News health bolstered by local collaborations, expert’s work shows
This is one of a series of articles and videos on the June 2017 conference “Is no local news bad news? Local journalism and its future” hosted by the Ryerson Journalism Research Centre. Watch the full conference panel below. To read more about the conference and local news, visit: localnews.journalism.ryerson.ca.
By ALLISON RIDGWAY
Collaborations between newsrooms and community members could be key to saving local news, says an expert in journalism and community engagement.
Growing sustainable journalism models in areas that are underserved by local news organizations is more complicated than aiding individual outlets, says Josh Stearns, associate director of the U.S.-based Democracy Fund’s Public Square Program. Instead, he said, stakeholders must find innovative ways to bring newsrooms and community members together to maintain local news.
“The health of local media used to be easily measured by the health of a few institutions,” Stearns said at a recent conference on the future of local journalism. “Today, we have to understand not just the health of individual organizations, but also the networks and relationships between them. We have to understand both the newsrooms and the ecosystems they are a part of.”
Stearns’ luncheon address at the conference, which was hosted by the Ryerson Journalism Research Centre, focused on finding a framework for creating healthy local news ecosystems.
“The future of local news,” he said, “will be built not as a series of disconnected institutions, but as a network of connected and collaborative ones that, together, create a diverse, vibrant public square.”
While working with the Geraldine R. Dodge Foundation in 2014, Stearns and Molly de Aguiar created New Jersey’s Local News Lab to study interventions for struggling news ecosystems. They worked with six small New Jersey outlets – both online and print – to experiment with new strategies for community engagement, collaboration and financial sustainability.
After one year, all six participating newsrooms saw increases in web traffic and engagement and all developed at least one new revenue stream. Local journalists also ended up with better connections with citizens and fellow reporters thanks to the creation of collaboration hubs, the sharing of common training and support services among newsrooms, and new community engagement initiatives.
The Local News Lab, along with other organizations and universities, created new shared service programs including the Sales Academy, a program that offers newsrooms marketing and ad sales training, and an online list of legal questions and answers for New Jersey journalists.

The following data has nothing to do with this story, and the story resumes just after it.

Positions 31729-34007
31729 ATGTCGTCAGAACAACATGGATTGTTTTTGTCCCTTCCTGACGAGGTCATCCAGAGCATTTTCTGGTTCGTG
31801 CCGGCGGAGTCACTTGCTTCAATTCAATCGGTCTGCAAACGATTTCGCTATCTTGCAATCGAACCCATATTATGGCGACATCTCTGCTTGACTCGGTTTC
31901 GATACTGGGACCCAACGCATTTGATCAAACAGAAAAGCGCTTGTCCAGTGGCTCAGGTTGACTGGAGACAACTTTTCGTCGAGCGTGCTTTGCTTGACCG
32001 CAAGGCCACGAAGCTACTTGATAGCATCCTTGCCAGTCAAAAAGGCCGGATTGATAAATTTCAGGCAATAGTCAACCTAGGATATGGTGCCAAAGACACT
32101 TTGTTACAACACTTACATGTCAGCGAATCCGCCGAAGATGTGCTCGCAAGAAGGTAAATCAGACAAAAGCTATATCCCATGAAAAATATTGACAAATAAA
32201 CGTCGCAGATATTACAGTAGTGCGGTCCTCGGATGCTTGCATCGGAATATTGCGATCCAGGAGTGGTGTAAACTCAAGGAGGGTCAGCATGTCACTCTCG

“I think that a healthy news ecosystem is one that is cohesive, and a cohesive news ecosystem is one that balances the need for collaboration with the role of competition,” said Stearns.
Stearns found that shared services like legal networks and technology co-ops can help small newsrooms become more efficient and enable them to use each other’s strengths – from social media development to community event planning – to ensure that the entire news ecosystem thrives.
Collaboration also means working with community members who need local news to make informed decisions and have their voices heard, he added.
Free Press, for example – one of the Local News Lab’s newsroom participants – created the “News Voices New Jersey” to invite community members to meet with journalists and discuss local issues that mattered to them. Strategies included public forums, community advisory boards and events hosted by the newsroom.
Another Lab participant, the Media Mobilizing Project, created numerous community storytelling projects to give a voice to community members and issues often ignored by the media. One example of this was a video series about casino workers organizing and fighting against poor working standards.
“Right now the incentives to do community engagement work are up against the incentives for getting as many stories and bylines on a page as possible at any given time,” Stearns said in an interview before the conference. “But some news organizations are realizing that deep engagement with communities is fundamental to the sustainability of local news.”
While connecting with community members, many of the news organization participants found new ways to create readership incentives. For example, more than 500 people signed up to a loyalty card pilot program during Brick City Live’s first year with the Lab, and the Newark-based news blog used their initial revenue to create a sustainable app-based version of the program.
Most recently, the New Jersey legislature introduced a new bill that would allocate $100-million from the state budget to support public interest-media in the state. Free Press used the connections it had made with the community and other newsrooms to advocate for this legislation.
Stearns, who joined Democracy Fund one year ago to take the experimental models into areas with compromised local news systems, said the project is currently identifying three to five regions where its Ecosystem News Project will support local news innovation in ways similar to the approach used in New Jersey.
The methods employed to address New Jersey’s local news issues won’t work for every new region, he said, as all news ecosystems are different, but the framework created will help the organization collaborate and form a “deep partnership” with local stakeholders.
“We’re not going to be a national funder who swoops in and says, ‘Here’s how we fix the news,’” said Stearns. “We’re going to say, ‘Here’s what we’ve learned, here’s some resources – let’s work together.’”